At least 13 universities are at risk of closure amid a financial black hole in the sector of up to £19billion due to the pandemic, research suggests.
They may need Government bailouts, debt restructuring or mergers to survive. And up to 20 universities could go to the wall if there is a significant second spike of the virus and the country goes back into prolonged lockdown.
The Institute for Fiscal Studies (IFS) has warned that ‘generally less prestigious institutions’ are at ‘greatest risk of insolvency’. This is because they ‘entered the crisis in a weak financial position and with little in the way of net assets’.
These institutions ‘may not be viable in the long run’ if they are left without financial support, it adds.
At least 13 universities are at risk of closure and may need Government bailouts amid a financial black hole of up to £19billion due to the coronavirus pandemic, research suggests (file photo)
The IFS has estimated that long-run losses across the UK higher education sector could come in anywhere between £3 billion and £19 billion – or between 7.5% and nearly half of the sector’s overall income in one year. Even the most likely situation would see losses of £11billion.
Around 130,000 students attend the 13 institutions most at risk.
The IFS report, funded by the Nuffield Foundation, says: ‘While there is no precedent for the liquidation of a publicly funded university in the UK, it is explicit Government policy that universities can fail.’
Institutions face ‘big losses’ from falls in enrolment, particularly of international students.
They are also set to lose income from student accommodation and conference and catering operations, as well as take a hit on long-term investments and increases in the deficits of university-sponsored pension schemes.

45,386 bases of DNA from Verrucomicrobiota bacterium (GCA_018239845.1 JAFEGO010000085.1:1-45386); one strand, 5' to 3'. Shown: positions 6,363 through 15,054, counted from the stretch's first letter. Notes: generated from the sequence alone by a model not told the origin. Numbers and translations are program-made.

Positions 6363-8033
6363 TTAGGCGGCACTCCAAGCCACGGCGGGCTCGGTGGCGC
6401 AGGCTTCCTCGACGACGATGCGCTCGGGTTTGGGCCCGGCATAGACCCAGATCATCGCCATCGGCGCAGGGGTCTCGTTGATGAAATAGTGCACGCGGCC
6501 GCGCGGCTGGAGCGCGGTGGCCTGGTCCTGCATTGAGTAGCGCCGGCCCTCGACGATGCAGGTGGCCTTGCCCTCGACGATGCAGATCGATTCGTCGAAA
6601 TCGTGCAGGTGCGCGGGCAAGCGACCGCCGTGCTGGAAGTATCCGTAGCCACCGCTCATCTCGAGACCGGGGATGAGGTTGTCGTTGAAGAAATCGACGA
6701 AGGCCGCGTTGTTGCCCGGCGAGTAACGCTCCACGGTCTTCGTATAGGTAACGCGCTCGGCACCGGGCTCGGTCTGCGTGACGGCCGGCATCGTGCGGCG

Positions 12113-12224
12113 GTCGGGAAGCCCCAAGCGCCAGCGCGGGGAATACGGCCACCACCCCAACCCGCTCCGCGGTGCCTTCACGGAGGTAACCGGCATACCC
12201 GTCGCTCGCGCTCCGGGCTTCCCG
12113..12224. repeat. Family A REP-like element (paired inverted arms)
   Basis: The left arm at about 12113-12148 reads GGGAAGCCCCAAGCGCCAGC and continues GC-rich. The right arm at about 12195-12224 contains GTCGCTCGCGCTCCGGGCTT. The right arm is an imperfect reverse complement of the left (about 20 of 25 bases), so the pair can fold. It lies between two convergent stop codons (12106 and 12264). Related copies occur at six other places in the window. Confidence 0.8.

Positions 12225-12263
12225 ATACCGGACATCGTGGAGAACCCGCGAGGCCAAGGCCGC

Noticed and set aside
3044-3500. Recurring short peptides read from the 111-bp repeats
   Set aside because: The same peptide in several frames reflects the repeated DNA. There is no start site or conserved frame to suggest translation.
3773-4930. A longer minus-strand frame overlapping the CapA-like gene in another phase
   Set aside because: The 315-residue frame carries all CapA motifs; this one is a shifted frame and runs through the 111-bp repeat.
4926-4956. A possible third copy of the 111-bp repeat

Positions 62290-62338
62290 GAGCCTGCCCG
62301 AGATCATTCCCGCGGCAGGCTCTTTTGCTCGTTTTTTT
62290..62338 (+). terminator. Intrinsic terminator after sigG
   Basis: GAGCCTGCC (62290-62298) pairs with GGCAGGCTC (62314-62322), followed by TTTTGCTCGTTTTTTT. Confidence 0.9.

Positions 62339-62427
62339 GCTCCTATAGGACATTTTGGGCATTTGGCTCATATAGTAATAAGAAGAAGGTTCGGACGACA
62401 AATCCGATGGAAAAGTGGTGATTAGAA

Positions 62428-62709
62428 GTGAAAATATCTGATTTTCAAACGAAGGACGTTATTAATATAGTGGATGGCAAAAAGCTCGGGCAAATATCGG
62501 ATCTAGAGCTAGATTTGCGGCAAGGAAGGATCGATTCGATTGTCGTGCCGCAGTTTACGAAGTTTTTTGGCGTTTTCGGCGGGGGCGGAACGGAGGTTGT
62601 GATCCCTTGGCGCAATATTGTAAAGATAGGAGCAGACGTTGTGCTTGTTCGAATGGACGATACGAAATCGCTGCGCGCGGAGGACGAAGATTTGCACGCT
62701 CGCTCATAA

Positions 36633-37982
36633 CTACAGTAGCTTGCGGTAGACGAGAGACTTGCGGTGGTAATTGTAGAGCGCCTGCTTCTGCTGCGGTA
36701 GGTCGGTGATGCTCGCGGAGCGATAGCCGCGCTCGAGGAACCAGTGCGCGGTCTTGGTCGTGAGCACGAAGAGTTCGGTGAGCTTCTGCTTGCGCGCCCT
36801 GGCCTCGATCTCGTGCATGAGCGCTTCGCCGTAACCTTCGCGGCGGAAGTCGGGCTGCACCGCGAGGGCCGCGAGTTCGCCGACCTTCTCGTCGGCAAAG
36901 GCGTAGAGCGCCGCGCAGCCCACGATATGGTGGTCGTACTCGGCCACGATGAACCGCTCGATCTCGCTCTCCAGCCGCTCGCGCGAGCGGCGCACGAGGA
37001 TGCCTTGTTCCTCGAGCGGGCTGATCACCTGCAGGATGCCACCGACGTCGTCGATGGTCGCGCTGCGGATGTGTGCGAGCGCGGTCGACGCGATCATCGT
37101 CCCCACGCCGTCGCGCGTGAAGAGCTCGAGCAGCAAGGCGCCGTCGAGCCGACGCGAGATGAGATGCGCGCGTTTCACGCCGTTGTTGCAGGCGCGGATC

The report says: ‘The institutions at the greatest risk tend to have smaller predicted losses, but have already entered the crisis in poor financial shape.’
The future survival of the universities depends on the balance sheet position before the crisis, rather than on predicted losses from coronavirus.
The Institute for Fiscal Studies (IFS) warned that ‘generally less prestigious institutions’ are at ‘greatest risk’ as they ‘entered the crisis in a weak financial position’. Around 130,000 students attend the 13 institutions most at risk (file photo)
It adds that the Government response ‘will be critical in determining the future of these institutions’.
‘Insolvency of a university could cause significant disruption to students’ education, potentially leaving them unable to complete their degrees,’ the paper warns.
The IFS research concludes: ‘For around a dozen universities, insolvency is likely to become a very real prospect without a Government bailout.’
Elaine Drayton, an IFS research economist, said ‘by far the cheapest option’ is a more targeted bailout of £140million to the 13 most vulnerable universities.
She added: ‘However, rescuing failing institutions may weaken incentives for others to manage their finances prudently in the future.’
The researchers also warned that a more widespread bailout package could cost billions of pounds without providing much support to the struggling institutions most at risk of going under.
Ben Waltmann, a research economist at IFS, said: ‘With around £45 billion in reserves and an annual surplus of around £2 billion before the crisis, the university sector as a whole should be able to cope with substantial Covid-related losses.